“Even if the girls don’t play for the rest of their life, they can use it as a networking and business tool and even surprise a few people when they find out the girls can actually play,” Matheson said.

In golf, navigating slopes is not the only difficulty the sport faces. The sport is also challenged with the number of opportunities available for girls’ involvement.

There are 996 women’s collegiate golf programs and 1,318 for men. The LPGA currently has 2,300 members while the PGA has roughly 28,000 members.

When Wyndham Clark won the U.S. Men’s Open Golf Championship in June, he walked away with $3.6 million but his female counterpart Allisen Corpuz left the green with $2 million after winning the U.S. Women’s Open.

“The game of golf is still technically a man’s sport,” Matheson said. “We’re not equal yet. It can be a little bit imitating because when they go to the driving range sometimes they are the only girl. In the environment that we create, they are here (at Girls Golf) with other girls. This provides them a safe environment to at least get out there and rip the bandaid off.”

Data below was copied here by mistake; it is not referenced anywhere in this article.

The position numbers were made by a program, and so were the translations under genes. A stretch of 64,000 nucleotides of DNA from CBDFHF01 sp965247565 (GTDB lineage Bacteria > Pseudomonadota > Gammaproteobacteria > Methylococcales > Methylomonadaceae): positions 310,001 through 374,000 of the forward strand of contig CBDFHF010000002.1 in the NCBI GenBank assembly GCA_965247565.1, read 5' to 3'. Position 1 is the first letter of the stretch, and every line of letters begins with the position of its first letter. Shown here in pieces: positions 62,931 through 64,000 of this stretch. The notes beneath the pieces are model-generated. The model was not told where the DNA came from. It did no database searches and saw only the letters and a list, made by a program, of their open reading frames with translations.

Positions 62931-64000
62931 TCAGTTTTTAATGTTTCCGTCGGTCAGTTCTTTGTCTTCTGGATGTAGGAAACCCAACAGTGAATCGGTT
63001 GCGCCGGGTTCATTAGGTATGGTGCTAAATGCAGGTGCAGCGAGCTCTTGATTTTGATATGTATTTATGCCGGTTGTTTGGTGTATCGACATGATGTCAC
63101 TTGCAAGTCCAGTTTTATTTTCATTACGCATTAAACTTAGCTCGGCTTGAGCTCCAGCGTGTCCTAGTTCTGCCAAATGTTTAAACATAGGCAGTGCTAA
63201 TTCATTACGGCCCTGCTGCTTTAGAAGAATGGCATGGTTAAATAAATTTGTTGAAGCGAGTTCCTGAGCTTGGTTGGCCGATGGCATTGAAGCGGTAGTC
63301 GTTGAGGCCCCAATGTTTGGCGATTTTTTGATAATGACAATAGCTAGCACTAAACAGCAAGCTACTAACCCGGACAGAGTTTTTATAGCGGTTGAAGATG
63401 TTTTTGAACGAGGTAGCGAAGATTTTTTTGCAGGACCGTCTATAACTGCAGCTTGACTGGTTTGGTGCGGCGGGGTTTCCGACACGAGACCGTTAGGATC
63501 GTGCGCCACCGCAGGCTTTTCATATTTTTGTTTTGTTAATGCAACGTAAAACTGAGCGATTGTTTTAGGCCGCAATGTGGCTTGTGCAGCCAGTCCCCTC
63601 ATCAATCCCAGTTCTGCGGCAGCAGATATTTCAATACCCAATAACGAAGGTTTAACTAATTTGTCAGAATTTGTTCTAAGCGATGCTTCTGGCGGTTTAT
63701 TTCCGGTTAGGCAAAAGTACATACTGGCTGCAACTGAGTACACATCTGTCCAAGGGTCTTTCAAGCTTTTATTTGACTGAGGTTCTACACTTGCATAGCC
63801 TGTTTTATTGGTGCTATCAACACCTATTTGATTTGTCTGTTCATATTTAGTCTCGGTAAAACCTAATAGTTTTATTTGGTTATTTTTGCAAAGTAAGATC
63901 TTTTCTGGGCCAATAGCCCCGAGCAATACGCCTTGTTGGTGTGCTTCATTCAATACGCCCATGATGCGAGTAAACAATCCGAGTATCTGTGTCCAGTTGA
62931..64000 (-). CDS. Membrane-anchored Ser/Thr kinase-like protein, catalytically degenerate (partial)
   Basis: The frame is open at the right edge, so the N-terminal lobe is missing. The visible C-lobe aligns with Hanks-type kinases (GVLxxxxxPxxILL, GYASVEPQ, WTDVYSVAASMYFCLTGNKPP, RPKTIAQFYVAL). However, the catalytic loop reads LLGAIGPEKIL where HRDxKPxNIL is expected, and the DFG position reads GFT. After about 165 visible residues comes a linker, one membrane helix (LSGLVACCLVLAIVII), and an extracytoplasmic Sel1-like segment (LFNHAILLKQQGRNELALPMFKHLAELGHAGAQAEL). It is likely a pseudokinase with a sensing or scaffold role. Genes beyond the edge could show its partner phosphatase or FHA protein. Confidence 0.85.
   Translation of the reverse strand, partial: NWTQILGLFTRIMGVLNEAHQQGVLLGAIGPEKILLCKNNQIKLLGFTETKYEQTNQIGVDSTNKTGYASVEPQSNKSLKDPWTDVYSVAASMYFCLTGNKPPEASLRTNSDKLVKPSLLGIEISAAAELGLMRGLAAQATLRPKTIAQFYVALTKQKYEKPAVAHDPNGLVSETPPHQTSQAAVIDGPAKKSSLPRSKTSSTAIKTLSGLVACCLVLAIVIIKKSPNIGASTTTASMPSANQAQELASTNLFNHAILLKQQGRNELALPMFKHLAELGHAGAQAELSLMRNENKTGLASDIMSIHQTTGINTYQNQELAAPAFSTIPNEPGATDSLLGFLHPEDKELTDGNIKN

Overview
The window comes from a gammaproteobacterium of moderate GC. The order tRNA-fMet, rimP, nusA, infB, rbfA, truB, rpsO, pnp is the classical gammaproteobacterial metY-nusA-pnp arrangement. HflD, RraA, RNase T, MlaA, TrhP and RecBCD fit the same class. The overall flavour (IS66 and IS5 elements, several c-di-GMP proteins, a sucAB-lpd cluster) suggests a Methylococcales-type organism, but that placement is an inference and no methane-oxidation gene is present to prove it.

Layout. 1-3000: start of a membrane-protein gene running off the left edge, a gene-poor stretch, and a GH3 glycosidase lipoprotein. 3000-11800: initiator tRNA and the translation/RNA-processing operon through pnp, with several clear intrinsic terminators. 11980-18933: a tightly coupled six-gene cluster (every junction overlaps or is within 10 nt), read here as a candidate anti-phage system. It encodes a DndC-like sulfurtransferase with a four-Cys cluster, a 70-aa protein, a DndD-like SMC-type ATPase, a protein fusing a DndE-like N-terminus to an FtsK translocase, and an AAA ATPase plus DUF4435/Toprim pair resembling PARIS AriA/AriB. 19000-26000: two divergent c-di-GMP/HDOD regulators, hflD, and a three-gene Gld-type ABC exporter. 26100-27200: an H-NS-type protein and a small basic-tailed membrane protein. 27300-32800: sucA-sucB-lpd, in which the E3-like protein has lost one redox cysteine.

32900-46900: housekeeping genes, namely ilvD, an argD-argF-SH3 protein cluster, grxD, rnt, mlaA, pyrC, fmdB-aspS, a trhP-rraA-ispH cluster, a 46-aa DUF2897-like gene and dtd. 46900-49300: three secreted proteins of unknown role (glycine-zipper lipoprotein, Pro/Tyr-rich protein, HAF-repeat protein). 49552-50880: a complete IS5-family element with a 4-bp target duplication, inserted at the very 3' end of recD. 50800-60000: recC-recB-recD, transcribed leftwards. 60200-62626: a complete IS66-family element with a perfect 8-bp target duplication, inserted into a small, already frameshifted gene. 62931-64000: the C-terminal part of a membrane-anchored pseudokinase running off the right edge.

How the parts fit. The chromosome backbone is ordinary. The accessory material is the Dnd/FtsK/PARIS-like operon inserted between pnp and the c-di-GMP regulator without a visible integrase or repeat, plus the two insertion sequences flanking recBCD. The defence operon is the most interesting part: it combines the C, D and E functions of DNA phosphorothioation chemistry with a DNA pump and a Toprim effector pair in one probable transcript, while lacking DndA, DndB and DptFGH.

Girls Golf is currently anticipating its biggest two-day event of the year, the 10th annual Girls Golf Day at Dobson Ranch Golf Course in Mesa on Oct. 6-7, with practice sessions and a tournament filled with opportunities to leave with a new friend, just like Lewis and Hattemar.

(Video by Jacob Luthi/Cronkite News)
Alexis Davis uh-lek-sis day-vis (she/ her/ hers )
Sports Reporter, Phoenix

Alexis Davis expects to graduate in December 2023 with a master’s degree in sports journalism. She has interned at the USA Today Network’s Commercial Appeal and ESPN’s Andscape as well as written feature and enterprise stories for Front Office Sports and the MEAC conference. She is an intern in the Phoenix Mercury digital and social departments.

Sports Broadcast Reporter, Phoenix

Jacob Luthi expects to graduate in December 2023 with a master’s degree in sports journalism. Luthi graduated from the University of California, Riverside in 2019 with a bachelor’s degree in political science.